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Sub-Saharan Africa HPAI situation update (FAO, March 13, 2019)

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  • Sub-Saharan Africa HPAI situation update (FAO, March 13, 2019)

    Sub-Saharan Africa HPAI situation update

    13 March 2019, 17:00 hours; Rome

    The next update will be issued on 10 April 2019

    Information provided herein is current as of the date of issue. Information added or changed since the last Sub-Saharan Africa HPAI situation update appears in red. For poultry cases with unknown onset dates, reporting dates were used instead. FAO compiles information communicated by field officers on the ground in affected countries, from regional offices, and from World Organisation for Animal Health [OIE], as well as peer-reviewed scientific articles. FAO makes every effort to ensure, but does not guarantee, accuracy, completeness or authenticity of the information. The designation employed and the presentation of material in the map do not imply the expression of any opinion whatsoever on the part of FAO concerning the legal or constitutional status of any country, territory or sea area, or concerning the delimitation of frontiers.


    Situation: Highly pathogenic avian influenza virus (H5N1 and H5N8 subtypes) with pandemic potential in countries of Sub-Saharan Africa since February 2017.
    Confirmed countries (H5N1): Burkina Faso, Cameroon, Côte d’Ivoire, Ghana, Niger, Nigeria and Togo.
    Confirmed countries (H5N8): Cameroon, Democratic Republic of the Congo, Namibia*, Niger, Nigeria*, South Africa*, Uganda and Zimbabwe.
    Animal/environmental findings: Please see reports from individual countries below.
    Number of human cases: None reported to date
    * Countries reporting cases in the current wave (since 01 October 2018)

    Map 1. Officially reported HPAI outbreaks (H5N1 and H5N8 subtypes) in Sub-Saharan Africa, by onset date (1 October 2017 – 13 March 2019)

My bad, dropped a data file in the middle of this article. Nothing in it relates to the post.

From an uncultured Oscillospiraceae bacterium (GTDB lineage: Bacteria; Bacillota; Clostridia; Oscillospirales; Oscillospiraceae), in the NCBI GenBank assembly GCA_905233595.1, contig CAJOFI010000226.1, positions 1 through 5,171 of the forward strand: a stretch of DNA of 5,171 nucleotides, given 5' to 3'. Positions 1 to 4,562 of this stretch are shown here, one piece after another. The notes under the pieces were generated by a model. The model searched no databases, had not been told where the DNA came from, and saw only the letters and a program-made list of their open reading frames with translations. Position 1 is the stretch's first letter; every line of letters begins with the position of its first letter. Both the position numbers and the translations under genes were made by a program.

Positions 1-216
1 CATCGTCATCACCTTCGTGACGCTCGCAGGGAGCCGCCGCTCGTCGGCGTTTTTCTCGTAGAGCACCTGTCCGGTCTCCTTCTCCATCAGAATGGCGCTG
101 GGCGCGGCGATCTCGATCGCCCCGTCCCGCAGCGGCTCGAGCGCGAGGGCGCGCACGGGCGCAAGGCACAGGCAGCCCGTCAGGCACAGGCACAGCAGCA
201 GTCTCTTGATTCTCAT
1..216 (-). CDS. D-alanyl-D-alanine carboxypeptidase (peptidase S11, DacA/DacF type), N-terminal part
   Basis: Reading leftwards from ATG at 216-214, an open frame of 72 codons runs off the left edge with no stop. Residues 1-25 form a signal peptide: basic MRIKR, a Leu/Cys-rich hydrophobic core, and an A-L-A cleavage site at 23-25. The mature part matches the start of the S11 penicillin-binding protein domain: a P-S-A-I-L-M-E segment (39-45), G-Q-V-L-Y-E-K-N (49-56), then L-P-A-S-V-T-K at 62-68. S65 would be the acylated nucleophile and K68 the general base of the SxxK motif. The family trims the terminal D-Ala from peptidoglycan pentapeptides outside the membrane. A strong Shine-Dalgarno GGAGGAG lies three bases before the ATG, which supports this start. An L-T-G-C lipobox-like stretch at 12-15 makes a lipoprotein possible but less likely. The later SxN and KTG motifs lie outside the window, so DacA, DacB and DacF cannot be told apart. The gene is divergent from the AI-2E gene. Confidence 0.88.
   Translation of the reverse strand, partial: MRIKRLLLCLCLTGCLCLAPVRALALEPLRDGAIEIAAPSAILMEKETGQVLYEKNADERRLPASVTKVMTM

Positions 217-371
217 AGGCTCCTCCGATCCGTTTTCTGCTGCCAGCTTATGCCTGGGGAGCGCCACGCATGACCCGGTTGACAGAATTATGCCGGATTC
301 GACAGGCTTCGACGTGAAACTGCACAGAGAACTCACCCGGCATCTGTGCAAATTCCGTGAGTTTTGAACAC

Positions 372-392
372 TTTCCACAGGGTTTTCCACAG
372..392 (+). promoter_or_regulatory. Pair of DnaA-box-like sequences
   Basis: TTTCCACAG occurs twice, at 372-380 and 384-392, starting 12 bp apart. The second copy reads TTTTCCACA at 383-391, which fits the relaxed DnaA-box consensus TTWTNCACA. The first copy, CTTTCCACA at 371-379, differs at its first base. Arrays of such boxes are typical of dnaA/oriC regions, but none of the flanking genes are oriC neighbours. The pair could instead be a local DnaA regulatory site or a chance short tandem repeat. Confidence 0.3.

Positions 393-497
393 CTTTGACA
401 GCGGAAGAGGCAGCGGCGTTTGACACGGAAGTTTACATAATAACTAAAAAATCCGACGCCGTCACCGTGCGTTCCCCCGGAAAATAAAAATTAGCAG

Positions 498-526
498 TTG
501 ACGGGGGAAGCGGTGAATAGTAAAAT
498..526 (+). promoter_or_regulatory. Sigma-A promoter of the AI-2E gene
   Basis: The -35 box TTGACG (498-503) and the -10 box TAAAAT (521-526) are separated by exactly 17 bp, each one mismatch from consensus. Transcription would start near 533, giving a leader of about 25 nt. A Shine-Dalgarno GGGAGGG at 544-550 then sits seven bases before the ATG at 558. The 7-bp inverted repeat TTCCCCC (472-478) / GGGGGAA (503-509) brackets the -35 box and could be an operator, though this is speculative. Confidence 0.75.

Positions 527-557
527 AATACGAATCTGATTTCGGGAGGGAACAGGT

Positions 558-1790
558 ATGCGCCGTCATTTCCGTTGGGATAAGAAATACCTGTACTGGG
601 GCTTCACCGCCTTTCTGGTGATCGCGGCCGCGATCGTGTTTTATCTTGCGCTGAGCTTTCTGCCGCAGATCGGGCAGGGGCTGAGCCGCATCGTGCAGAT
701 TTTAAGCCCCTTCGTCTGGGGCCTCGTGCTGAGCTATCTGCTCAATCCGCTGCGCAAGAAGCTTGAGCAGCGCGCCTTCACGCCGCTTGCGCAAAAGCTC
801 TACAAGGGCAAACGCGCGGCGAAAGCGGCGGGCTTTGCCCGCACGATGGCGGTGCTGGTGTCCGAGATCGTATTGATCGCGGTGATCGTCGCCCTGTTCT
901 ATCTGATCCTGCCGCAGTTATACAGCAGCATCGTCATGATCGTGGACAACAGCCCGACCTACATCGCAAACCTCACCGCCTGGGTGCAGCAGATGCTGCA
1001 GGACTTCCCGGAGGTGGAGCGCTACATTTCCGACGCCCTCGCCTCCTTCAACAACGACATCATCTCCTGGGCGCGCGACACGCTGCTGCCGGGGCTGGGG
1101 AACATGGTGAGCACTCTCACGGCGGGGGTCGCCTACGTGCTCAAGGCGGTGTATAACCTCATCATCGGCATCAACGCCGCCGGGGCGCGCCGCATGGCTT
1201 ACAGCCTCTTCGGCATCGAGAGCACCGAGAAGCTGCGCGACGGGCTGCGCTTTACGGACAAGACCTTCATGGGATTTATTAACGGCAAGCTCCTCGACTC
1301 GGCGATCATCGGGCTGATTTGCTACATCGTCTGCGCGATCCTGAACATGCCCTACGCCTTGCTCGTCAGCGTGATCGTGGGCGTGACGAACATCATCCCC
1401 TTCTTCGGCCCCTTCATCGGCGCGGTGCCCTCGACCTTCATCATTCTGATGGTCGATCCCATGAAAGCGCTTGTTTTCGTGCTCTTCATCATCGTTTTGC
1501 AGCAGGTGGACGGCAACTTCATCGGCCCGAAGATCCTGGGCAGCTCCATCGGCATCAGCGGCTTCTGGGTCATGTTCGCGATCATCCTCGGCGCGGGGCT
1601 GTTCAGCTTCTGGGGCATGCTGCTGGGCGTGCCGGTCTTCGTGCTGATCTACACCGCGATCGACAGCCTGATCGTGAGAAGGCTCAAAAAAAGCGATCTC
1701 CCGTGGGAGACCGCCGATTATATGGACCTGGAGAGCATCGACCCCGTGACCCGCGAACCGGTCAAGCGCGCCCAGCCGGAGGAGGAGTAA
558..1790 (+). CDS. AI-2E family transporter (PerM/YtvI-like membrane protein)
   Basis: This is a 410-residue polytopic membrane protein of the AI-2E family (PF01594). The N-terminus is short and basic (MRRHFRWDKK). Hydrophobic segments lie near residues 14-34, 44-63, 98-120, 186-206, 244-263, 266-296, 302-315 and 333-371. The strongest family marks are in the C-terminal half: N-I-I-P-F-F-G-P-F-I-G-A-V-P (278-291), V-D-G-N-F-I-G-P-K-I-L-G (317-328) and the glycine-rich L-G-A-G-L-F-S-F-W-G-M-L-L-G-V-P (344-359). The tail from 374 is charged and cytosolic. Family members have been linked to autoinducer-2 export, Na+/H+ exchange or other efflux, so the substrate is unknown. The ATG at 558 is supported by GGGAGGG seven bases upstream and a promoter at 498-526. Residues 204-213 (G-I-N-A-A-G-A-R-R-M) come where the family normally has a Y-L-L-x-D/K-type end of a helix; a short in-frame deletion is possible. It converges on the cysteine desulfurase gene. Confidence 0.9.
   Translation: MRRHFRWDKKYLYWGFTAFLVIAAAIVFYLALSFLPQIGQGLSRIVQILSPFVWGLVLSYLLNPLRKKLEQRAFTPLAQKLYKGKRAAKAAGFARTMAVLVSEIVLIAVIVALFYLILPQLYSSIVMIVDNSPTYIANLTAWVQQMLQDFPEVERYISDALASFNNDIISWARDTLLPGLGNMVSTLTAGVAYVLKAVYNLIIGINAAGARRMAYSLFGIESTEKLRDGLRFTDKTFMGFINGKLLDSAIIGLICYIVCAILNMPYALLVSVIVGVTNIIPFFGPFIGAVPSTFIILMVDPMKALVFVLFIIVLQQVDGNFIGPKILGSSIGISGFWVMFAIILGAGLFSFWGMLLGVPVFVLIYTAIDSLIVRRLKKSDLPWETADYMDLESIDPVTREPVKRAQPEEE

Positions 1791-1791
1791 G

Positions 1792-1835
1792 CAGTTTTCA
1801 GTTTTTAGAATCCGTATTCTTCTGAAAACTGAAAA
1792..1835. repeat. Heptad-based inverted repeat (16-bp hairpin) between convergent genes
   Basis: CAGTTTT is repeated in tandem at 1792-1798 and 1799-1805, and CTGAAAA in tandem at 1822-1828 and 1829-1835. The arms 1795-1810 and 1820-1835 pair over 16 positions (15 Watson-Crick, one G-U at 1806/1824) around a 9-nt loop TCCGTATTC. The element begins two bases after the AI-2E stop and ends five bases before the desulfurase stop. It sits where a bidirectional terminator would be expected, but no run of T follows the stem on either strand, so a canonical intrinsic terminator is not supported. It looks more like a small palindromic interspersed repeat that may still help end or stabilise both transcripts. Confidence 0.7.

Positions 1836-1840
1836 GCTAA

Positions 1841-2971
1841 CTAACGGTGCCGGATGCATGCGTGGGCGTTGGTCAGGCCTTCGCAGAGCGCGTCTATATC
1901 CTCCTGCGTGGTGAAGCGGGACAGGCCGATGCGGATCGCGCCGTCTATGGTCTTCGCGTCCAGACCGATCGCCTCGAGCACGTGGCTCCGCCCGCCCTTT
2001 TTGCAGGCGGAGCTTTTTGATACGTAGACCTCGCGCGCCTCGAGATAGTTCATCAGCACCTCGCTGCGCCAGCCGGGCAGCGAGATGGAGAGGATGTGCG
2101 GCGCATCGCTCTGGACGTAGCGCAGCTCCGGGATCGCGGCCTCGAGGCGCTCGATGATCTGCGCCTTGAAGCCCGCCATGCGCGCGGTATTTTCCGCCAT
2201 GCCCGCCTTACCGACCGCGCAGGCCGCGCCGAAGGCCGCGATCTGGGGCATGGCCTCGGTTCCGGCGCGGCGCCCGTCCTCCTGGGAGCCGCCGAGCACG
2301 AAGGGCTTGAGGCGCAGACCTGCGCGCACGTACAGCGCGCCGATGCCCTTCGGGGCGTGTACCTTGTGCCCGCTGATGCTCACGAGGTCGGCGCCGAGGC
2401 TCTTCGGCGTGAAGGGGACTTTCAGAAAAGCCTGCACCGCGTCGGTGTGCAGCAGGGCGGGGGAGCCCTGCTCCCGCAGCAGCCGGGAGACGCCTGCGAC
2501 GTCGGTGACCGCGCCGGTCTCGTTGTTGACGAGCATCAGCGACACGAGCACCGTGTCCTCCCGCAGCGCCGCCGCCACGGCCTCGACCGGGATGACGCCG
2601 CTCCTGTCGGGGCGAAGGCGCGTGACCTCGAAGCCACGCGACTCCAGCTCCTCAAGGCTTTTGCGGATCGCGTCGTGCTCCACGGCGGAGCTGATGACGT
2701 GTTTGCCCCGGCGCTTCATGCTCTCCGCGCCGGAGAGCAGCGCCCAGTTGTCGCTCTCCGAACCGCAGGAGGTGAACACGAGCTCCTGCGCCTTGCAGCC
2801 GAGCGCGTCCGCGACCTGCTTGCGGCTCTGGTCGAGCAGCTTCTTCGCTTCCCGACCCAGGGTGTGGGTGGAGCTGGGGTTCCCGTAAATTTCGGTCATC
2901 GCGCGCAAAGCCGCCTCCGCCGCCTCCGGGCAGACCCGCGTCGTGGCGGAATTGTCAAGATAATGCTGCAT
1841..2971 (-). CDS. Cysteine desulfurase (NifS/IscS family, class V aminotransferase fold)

Click to enlarge. Note: Map A shows confirmed H5N8 HPAI events observed since 01 October 2018; Map B shows confirmed H5N1 and H5N8 HPAI events observed between 01 October 2017 and 30 September 2018.

    Situation update

    Nigeria H5N8 HPAI
    • • Number of outbreaks since 01 October 2018: 5
    • Regions affected: Bauchi, Plateau
    • Outbreaks reported since last update: 3 (in poultry)
    • Most recent outbreaks: Observed on 11 February 2019 in Plateau
    South Africa H5N8 HPAI
    • Number of outbreaks since 01 October 2018: 5
    • Regions affected: Western Cape.
    • Outbreaks reported since last update: 2 (in ostriches)
    • Most recent outbreaks: Observed on 08 January 2019 in Western Cape
    Table 1. Summary of countries with no new H5N8 HPAI events reported since last update (13 February 2019)
    Namibia Karas Region 27/01/2019 2 N/A (newly introduced in 2019) N/A
    * The table considers only the current wave, i.e. events since 01 October 2018 to present.

    For a summary of H5N1 and H5N8 HPAI events reported in sub-Saharan African countries before the current wave (i.e. before 01 October 2018) see Update 10/10/2018.
    Figure. Phylogenetic relationships of A(H5) clade HA genes from WHO’s Vaccine Composition Meeting Report, February 2019